• Loss of flexibility
  • Poor sleep

We take a moment to consider these four significant potential negative outcomes of failing to be physically active:


We previously discussed the fact that weight maintenance and weight loss are tied directly to caloric intake and calorie burning. A lack of regular exercise can result in an unhealthy disparity between calories consumed and calories expended, putting a person on the pathway to obesity.


As mentioned previously, movement is good medicine when it comes to improving mental health. The risk of depression increases when an individual does not engage in regular exercise.

When the blood of patients suffering from depression is tested, endorphin levels of these individuals are said to be severely low. The reality is that little, or no movement has a detrimental effect on your mental health and can cause depression.

Loss of Flexibility

It is important to understand that muscles shrink in size and become relatively inactive when not used. The muscles affected most by a sedentary lifestyle are:

  • Glutes
  • Abs
  • Lower back muscles

Ultimately, the overall impact is a loss of flexibility as well as functional limitations in performing everyday tasks and activities.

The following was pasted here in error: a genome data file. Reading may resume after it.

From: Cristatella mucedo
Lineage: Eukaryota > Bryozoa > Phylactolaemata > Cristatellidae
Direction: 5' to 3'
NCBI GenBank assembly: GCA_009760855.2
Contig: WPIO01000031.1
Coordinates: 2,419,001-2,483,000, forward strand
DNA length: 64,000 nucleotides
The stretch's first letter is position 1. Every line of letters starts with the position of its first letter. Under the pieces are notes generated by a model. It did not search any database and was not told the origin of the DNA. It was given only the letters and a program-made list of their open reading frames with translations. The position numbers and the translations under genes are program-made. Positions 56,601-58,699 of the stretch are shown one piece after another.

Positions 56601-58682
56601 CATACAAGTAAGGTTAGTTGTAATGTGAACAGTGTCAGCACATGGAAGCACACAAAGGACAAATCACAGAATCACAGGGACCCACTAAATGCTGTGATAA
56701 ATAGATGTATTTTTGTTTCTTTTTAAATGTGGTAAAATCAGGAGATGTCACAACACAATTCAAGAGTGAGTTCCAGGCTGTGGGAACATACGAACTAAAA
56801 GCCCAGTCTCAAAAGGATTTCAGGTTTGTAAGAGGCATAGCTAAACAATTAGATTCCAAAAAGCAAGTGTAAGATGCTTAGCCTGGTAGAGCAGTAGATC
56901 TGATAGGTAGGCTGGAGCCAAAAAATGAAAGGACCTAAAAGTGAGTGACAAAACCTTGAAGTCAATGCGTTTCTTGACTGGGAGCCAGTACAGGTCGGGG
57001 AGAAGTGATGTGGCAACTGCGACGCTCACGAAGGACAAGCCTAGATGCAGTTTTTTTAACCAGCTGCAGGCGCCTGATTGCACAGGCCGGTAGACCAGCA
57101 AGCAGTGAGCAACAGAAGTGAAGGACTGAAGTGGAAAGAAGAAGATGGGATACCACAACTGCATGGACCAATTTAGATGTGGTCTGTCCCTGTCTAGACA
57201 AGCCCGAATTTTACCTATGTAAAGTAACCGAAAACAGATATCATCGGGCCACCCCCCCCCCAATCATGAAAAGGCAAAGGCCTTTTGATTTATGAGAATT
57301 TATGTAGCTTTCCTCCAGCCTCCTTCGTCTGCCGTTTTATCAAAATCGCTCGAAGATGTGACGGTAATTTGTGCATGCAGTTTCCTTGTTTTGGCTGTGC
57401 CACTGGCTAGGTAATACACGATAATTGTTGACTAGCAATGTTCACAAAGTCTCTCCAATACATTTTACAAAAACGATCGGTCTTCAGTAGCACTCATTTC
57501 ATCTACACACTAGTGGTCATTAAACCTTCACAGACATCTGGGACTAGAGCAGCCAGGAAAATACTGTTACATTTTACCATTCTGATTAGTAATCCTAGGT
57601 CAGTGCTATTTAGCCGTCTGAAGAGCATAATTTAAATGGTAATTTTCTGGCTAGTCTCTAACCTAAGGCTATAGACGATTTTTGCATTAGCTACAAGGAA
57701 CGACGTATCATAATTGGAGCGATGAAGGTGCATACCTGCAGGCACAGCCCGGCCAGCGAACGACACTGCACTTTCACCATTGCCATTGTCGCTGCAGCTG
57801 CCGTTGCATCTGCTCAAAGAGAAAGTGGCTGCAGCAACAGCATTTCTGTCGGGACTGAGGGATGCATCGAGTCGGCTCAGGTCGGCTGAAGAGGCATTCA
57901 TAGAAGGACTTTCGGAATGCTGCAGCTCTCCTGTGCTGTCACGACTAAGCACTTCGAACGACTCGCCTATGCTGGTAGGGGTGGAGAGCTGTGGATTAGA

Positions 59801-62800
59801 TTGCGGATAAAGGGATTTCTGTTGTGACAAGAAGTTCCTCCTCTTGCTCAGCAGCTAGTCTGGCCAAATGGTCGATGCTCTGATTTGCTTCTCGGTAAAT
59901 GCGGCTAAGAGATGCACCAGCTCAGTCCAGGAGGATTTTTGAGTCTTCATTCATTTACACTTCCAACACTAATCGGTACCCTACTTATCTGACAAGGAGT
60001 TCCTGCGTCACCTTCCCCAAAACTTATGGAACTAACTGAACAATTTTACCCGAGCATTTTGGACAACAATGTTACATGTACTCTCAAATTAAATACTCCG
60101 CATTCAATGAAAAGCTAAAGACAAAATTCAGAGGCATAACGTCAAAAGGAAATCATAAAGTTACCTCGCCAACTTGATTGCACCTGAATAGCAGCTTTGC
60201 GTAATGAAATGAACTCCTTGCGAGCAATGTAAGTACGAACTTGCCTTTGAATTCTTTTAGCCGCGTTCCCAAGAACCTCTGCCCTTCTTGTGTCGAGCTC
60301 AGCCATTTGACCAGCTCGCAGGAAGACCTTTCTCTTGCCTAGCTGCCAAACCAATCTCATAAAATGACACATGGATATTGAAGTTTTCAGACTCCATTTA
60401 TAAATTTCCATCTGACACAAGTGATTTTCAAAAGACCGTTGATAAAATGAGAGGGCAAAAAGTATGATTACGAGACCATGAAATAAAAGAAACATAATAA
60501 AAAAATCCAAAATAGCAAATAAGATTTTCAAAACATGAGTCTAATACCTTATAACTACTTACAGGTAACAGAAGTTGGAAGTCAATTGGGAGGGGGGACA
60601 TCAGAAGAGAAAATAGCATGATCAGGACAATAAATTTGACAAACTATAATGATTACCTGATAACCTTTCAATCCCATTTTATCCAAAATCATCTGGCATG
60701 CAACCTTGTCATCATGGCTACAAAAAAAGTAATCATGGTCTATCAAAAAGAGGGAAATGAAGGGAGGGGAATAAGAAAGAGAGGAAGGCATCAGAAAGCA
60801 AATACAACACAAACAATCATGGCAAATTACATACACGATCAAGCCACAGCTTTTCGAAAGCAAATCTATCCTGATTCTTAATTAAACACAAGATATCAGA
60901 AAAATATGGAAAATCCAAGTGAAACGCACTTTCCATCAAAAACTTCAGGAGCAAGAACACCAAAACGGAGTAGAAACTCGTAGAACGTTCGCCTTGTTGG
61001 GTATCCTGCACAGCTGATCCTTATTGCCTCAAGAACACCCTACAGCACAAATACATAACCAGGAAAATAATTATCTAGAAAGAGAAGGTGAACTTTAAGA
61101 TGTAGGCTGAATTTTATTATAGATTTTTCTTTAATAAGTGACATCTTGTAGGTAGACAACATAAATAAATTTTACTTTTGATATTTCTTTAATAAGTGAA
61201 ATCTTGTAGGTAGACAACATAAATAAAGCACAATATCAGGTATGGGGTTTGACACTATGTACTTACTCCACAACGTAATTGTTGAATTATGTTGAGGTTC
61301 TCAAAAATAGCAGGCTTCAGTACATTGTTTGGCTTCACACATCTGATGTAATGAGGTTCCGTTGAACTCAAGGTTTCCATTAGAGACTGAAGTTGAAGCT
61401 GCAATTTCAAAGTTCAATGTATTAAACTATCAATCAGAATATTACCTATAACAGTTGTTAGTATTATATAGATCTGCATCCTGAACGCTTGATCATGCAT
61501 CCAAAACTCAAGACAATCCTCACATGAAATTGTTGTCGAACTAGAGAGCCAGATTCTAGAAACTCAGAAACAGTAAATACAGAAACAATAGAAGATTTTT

Poor Sleep

Individuals who live sedentary oftentimes (more often than not, in fact) report poor sleep habits. This can come in the form of the quantity of sleep, the quantity of sleep, or both. The failure to get proper sleep results in a wide range of other types of health concerns, including the potential for reducing life expectancy.

Tips to Incorporate Movement Into Your Daily Life

There are a variety of ways in which you can include physical activity in your everyday life. Some suggestions on how you can incorporate beneficial movement into your daily live include:

  • Take daily (are almost daily) walks
  • Take the stairs
  • Do phone calls while walking
  • Move around when performing routine tasks (like brushing your teeth)
  • Walks on a treadmill while watching television
  • Park further away from a store to get more steps in

Again, this is only a partial list of ways to incorporate movement into your daily life. You undoubtedly will think of other options that fit into your own personal day-to-day routines.